The search giant also updates its Maps offering for Apple's CarPlay software.
Google on Monday said it's bringing Google Maps back to the Apple Watch, more than three years after the search giant pulled the app from the device.
The new app will include step-by-step navigation to places people have saved on the watch, like their homes or work. For other places, they can set the destinations on their phone, then continue from the watch.
Google quietly removed the app from the Apple Watch in 2017, but said it expected to bring the service back "in the future." At the time, analysts suggested that while health and fitness apps did well on the device, others weren't yet suited for it.
The Apple Watch is the most popular smartwatch in the world, owning more than 28% of the market, according to the research firm IDC. But when the watch first launched in 2015, it had several limits. The device didn't have its own cellular signal. Many apps only had basic functions and software makers hadn't figured out how to adapt to a screen that's a fraction of the size of displays on phones.
A Google spokeswoman declined to comment on why the company initially dropped the Maps app from the Apple Watch or why it's returning now.
Google on Monday also said it updated the Maps app for Apple's CarPlay, the iPhone maker's software for car dashboards. The app will now show people a split-screen view of the map and other controls, including music playback or calendar appointments.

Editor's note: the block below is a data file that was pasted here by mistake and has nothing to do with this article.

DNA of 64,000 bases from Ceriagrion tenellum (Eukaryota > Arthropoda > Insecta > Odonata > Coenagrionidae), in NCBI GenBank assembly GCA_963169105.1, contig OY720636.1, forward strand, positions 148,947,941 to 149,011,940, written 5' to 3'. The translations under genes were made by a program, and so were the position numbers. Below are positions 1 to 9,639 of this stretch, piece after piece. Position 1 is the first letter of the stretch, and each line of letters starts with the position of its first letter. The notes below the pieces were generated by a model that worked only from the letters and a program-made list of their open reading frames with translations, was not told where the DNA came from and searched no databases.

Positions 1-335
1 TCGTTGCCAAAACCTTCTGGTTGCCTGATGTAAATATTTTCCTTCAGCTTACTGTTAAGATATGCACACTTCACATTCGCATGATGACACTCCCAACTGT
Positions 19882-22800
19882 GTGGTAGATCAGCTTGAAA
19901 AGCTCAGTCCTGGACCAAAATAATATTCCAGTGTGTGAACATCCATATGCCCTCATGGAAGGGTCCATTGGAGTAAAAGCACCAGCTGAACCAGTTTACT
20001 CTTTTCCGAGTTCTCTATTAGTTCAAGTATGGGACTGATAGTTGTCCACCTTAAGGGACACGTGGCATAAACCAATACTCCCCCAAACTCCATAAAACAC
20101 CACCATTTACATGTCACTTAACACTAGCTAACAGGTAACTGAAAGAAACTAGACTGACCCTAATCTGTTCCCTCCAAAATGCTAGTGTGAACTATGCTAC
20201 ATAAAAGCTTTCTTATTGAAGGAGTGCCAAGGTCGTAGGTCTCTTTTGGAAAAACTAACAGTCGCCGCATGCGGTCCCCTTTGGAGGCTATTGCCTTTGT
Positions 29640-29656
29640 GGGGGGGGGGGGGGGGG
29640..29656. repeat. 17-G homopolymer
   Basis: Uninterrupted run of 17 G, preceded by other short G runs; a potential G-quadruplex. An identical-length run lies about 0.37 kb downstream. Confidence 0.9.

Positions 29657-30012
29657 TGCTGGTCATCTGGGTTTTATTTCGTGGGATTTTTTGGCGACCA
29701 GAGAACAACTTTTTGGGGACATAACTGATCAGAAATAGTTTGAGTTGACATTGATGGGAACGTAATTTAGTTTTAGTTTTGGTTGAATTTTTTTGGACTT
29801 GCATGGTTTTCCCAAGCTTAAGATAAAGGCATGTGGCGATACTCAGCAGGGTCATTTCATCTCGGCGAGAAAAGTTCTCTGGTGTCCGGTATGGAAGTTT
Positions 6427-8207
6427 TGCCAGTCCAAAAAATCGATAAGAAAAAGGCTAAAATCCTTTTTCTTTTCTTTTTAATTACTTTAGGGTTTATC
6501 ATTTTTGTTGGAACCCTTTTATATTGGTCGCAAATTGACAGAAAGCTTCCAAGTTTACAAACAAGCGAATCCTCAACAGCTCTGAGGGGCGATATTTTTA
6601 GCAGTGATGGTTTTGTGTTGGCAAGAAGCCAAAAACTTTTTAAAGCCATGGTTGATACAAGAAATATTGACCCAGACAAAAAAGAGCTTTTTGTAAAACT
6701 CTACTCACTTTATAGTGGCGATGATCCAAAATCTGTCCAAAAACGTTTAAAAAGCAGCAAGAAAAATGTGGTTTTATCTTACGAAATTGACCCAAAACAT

The announcements underscore the frenemy nature of the relationship between Google and Apple -- fierce rivals but also owners of massive platforms that reach billions of people. Google makes several apps for the iPhone, though Apple has competing services in maps, browsers and other areas. The two tech giants are also collaborating on a joint project for digital contact tracing aimed to fight the spread of the coronavirus.
Google has made other updates to the Maps app in recent months. In July, the service announced new ways to find Black-owned businesses, in response to racial justice protests around the world.
As the pandemic began to take hold, Google added features aimed at people staying home. One new tool let people book virtual appointments, like online yoga or cooking classes, along with giving price estimates for the services. Another update let shops list special hours, like windows specifically designated for seniors or people with compromised immune systems.